My initial plan was to sit until sunset, which would have been another couple of hours longer. Then, as I focused on another flock of ducks, wings spread in descent, lowering toward the distant waters, my camera battery died. Suddenly I was as frustrated as the muskrat. With a final deep breath, I stood to fold the blind and make my way back to the car. All told, though, it was a beautiful afternoon. An incredible Tuesday afternoon.
A time for reflection. A time for nothing but waiting and watching. Time spent on a breezy and sunny afternoon.
Source: March Madness
One of the joys of living is learning from others their personal signs of Spring. Seems as if robin sightings are high among the signals of this refreshing break from the holds of winter, as evidenced at a St. Patrick’s Party last night, even if climate change has convinced these beautiful orange-breasted yard hoppers to stick around for most of the winter.
Everyone seems to have their own sighs of relief signaling the change of seasons. My late wife, Sharon, kept her eyes on the few wetlands of Chippewa County in search of great blue herons. When asked why herons, she said, “Because when they’re here it’s usually warm.”
Many of us also search the wetlands for redwing blackbirds, for they usually start perching on the area cattails in early March. They’re traditionally one of the first migrating arrivals, soon followed by the graceful flying Forster’s terns, which I spied for the first time this year on the wetland ice this morning. Courtships of wild turkey?
Birds are not the only hints given by nature. An appearance of pasque flowers is a signal of seasonal change for many. Pasque flowers are also called “mayflowers” by many, although they begin peaking out on the prairie hillsides much earlier. Even as early as March. Ramps peeking from the leafy carpets excites some, although the asparagus in the road ditches comes later … a sight viewed by some as a true sign of spring. How about morels? Dutchman’s britches? We’re all different, and have our own signals of change.
Ah, but come March! Sports tournaments aside, nature’s March “Madness” is quite apparent in the countryside right now. Open rivers are corridors of multiple geese species and ducks that crowd the ridge ice along the banks. For years my friend, Tom Cherveny, and I canoed down the Minnesota River from Wegdahl to Granite Falls on the first weekend after ice out, usually in March. This year he made the trip in mid-February with another friend, Scott Tedrick, although Tom and I hooked up the first weekend of March on a 70 degree Sunday afternoon for a paddle down the Chippewa River and its confluence with the Minnesota. Again, we shared the river with squawking geese and ducks, with surprised deer running along the banks just ahead of us, and numerous eagles soaring aloft in the rising air currents.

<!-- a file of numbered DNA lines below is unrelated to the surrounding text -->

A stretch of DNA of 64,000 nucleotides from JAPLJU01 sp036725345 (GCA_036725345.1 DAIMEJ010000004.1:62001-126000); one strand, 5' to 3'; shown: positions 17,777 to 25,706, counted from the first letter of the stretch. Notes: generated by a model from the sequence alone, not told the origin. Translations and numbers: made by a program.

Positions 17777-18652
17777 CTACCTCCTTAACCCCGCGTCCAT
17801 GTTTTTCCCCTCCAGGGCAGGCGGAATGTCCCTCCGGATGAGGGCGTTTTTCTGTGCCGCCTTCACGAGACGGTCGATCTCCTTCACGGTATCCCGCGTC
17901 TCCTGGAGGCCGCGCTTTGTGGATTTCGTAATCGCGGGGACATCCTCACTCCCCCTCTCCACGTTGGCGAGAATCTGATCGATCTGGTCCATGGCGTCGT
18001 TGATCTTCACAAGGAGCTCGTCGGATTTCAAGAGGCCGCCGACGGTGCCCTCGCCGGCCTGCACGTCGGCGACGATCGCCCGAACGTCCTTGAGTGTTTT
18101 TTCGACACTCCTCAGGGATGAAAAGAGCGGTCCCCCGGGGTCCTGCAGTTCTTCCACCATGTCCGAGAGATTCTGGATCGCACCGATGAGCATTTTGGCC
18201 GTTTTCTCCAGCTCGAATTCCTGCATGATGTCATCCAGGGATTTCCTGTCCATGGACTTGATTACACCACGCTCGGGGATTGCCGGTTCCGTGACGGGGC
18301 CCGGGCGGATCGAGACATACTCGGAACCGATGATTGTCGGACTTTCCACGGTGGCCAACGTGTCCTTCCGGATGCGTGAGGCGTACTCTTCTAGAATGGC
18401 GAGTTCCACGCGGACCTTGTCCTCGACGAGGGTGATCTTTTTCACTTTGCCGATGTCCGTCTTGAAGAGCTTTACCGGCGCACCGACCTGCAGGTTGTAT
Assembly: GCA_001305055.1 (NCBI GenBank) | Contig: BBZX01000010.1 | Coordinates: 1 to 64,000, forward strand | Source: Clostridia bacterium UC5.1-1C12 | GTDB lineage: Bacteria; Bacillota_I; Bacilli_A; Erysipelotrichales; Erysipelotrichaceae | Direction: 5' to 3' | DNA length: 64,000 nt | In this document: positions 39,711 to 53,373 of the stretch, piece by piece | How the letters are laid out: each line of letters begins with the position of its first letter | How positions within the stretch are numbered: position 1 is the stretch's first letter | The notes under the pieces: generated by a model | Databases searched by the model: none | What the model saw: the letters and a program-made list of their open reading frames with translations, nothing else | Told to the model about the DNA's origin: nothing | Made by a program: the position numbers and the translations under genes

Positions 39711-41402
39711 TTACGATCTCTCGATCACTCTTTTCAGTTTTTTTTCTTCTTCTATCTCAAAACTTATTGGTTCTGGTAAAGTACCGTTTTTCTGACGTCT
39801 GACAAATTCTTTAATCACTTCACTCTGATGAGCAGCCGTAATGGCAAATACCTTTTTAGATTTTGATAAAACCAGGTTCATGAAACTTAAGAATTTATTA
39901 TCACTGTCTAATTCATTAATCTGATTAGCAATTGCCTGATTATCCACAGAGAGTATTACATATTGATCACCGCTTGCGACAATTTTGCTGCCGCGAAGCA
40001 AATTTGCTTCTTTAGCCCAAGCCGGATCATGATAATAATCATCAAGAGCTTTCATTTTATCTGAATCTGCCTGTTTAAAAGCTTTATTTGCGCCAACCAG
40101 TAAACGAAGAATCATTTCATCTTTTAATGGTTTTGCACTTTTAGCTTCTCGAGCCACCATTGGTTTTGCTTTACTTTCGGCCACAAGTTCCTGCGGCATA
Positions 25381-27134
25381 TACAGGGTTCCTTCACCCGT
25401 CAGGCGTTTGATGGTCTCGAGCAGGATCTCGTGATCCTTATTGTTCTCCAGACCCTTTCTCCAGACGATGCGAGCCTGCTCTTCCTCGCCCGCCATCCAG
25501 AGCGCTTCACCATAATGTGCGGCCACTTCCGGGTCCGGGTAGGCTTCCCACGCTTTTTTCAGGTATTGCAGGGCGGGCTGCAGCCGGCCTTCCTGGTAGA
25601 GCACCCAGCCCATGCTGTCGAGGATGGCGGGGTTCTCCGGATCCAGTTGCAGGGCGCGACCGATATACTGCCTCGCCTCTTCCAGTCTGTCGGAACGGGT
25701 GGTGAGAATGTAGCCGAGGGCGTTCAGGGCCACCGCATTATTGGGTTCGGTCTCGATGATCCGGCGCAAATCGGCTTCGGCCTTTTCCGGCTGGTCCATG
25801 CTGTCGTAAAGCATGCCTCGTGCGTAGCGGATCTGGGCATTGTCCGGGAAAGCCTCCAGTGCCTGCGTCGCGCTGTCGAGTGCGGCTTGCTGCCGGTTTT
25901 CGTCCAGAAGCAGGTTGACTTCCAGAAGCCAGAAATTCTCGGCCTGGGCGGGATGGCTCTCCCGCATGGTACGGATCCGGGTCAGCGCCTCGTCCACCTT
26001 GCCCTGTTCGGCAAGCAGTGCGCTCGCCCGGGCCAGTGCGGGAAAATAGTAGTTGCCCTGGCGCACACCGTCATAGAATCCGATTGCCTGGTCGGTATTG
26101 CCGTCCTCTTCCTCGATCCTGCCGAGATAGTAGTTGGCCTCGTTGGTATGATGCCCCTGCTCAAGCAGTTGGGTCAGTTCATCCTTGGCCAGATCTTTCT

On these trips we usually recall a trip we made several years ago, the year Sharon and I hosted Jinyoung Hwang of South Korea, which was also the virgin paddle on the river for Scott, a young writer then new to the area. We pushed off from Wegdahl in the early afternoon, and the trees lining the river were full of song of birds. Their chirping and songs were nearly deafening. Because of the high water we actually paddled across a field of native prairie to avoid the traffic sounds of nearby State Highway 7, and encountered hundreds of geese and ducks. We came around a bend down river where three mature bald eagles perched in a tree suddenly swept from the branches just yards in front of our canoes to take flight. “Wow!” screamed Jinyoung.
Wow, indeed. I cannot recall ever being closer to an eagle, and witnessing the vast wing spans as they glided off the branches was something you can’t easily forget. Count eagle migrations as another sign of seasonal change.
Scott surmised that this was a normal paddle on the river, and that he had come across an incredible slice of unexpected natural beauty. True, although the bird life on that paddle had not been equaled in our previous spring paddles, nor since. This was truly an special and actual moment of March Madness.
Here in the age old Prairie Pothole biome of western Minnesota, we often point to the near poetic choreography of the murmurations of redwings and other black bird species, or the skeins of geese venturing from the lakes, wetlands and Big Stone National Wildlife Refuge to feed in the untilled stalk fields. Spring is indeed a renewal of life in the natural world around us, and comes in many forms. It seems much of the awakening comes in the month of March. All of which brings a smile onto the faces of old men and women, for we have survived another grayish winter and so appreciate a reawakening of the natural world around us whether by wing or blossom.